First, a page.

Pitti Filati Returns to Physical Format Amid Surge in Prices of Raw Materials
MILAN — For the long-awaited return to the IRL format, textile trade show Pitti Filati debuted a new show space inside the Stazione Leopolda former railway plant, welcoming some 78 exhibitors, down from 136 in January last year.
These were automatically featured on the Pitti Connect platform, which included seven other companies that couldn’t be physically present in Florence to unveil their fall 2022 yarn and textile collections.
The backbone of the Italian fashion supply chain, the trade show’s exhibitors described the return to the physical experience as relieving in that there’s nothing that can replace the touch-and-feel experience when it comes to choosing fibers and textiles.
“The digital component is an effective way to communicate and promote the company but has less business potential,” offered Alessandro Bastagli, chief executive officer of Lineapiù, which is based in the outskirts of Florence.
“Zoom meeting helped us stay in touch, but selling our products requires a physical and tactile evaluation of them and immediate feedback,” echoed Silvio Botto Poala, CEO of the Botto Giuseppe yarn and textile company.
Tollegno 1900 CEO Lincoln Germanetti agreed: “Our sector is rooted in tactility. To be able to see and touch the yarns is a primary part of the experience not only of buying but also of understanding the product.”
According to spinners, the digital medium imparted more than one lesson. For instance, Filpucci president Federico Gualtieri said the company won’t completely forgo the digital element going forward. “If a yarn can’t be touched, you must use all the tools necessary to make the users understand it,” he said.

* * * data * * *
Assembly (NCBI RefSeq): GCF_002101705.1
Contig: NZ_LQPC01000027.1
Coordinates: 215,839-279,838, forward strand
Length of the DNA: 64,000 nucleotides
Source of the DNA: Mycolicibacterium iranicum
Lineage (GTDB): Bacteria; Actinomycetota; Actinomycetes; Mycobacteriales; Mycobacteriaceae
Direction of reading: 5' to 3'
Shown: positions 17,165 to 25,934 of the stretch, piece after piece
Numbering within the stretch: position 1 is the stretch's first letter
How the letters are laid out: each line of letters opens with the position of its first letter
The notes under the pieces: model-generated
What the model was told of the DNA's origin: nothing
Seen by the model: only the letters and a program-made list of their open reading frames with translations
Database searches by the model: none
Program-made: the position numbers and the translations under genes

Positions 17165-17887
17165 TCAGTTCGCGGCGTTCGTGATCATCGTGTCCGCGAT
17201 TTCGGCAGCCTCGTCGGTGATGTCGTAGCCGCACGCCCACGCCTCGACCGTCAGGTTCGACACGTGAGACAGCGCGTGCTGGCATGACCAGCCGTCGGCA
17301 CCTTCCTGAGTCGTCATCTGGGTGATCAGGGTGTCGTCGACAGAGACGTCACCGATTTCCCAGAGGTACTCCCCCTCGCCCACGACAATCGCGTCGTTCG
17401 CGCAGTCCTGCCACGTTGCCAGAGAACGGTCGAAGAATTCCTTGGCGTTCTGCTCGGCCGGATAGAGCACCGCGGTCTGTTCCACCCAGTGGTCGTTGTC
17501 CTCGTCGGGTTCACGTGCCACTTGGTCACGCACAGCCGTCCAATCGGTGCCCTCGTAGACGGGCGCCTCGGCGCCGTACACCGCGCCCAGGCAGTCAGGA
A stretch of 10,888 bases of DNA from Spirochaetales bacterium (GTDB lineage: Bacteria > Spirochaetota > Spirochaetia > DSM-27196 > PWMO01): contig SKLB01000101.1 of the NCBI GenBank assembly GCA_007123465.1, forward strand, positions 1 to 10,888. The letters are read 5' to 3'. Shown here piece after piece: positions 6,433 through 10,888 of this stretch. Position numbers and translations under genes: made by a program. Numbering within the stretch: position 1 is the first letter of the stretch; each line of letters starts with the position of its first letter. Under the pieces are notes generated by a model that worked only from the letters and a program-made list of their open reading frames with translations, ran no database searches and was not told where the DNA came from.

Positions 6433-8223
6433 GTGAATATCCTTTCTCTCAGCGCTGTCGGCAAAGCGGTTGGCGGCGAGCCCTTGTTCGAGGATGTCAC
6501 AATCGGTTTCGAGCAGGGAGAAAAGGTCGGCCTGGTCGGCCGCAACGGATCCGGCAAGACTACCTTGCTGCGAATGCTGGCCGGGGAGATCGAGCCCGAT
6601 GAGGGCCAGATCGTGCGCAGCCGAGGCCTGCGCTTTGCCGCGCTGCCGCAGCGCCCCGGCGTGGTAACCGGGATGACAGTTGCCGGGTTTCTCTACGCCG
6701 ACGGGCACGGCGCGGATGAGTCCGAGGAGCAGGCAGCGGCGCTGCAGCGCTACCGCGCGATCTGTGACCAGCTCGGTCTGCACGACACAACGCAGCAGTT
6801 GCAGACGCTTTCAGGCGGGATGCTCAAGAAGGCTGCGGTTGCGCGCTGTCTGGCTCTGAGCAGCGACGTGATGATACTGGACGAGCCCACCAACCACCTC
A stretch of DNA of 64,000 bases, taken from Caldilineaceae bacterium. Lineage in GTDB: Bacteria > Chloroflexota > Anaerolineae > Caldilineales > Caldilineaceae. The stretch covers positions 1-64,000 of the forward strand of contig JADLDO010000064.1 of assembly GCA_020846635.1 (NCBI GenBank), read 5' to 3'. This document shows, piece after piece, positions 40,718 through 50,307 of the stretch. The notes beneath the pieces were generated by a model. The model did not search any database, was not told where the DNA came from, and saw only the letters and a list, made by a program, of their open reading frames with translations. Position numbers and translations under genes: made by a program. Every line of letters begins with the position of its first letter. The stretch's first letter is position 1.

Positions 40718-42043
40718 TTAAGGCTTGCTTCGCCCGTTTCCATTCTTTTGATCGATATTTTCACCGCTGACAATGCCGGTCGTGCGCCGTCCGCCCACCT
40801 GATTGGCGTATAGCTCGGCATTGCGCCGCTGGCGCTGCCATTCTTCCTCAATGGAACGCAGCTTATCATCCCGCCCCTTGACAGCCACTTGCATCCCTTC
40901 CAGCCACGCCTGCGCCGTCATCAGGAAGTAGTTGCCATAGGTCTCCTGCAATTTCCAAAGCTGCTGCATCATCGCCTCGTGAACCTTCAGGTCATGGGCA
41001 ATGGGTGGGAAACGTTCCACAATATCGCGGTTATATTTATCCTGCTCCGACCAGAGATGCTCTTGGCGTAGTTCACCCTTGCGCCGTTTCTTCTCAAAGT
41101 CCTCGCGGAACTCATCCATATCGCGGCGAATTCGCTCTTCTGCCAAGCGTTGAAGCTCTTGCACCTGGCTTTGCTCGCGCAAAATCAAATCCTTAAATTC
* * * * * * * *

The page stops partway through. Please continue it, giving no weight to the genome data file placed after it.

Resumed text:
Germanetti noted that digital has helped “optimize all communication channels available and turn them into valid sales tools” as well as “to further enhance the quality of our service to answer demands of a client that has conformed to the speed of the digital world.”
The impact of the pandemic could be felt on many levels, from the notable absence of some international buyers to the preoccupation of exhibitors, which are recovering from a downturn in orders caused by protracted store closures that have left retailers with huge inventory from previous seasons.
According to data from Confindustria Moda’s research center for Sistema Moda Italia, last year total sales of the sector were down 27.2 percent to slightly more than 2 billion euros compared to 2019. Exports decreased 19.6 percent to 651 million euros, while imports dropped 29.1 percent to 594 million euros compared with the previous year. The negative performance impacted wool production, which accounts for more than 80 percent of total sales, as well as sales of cotton and linen.
“This year will undoubtedly see signs of a rebound, even though the health emergency has conditioned retail sales and promotion of new collections in the first half, so it’s hardly business as usual,” explained Fabio Campana, CEO of Lanifico dell’Olivo, who’s expecting an uptick in revenues of about 25 to 30 percent.
“The world of luxury is still moving cautiously, and this has a direct influence on our work,” confirmed Gualtieri, who expects an increase in turnover this year, yet far from pre-COVID-19 levels.
At Cariaggi, the rebound has already started. After reporting a 20 percent decrease in sales to 84.2 million euros in 2020, the Cagli, Italy-based spinner has kicked off 2021 with a positive performance and expects to close 2021 with total revenues up 5 percent.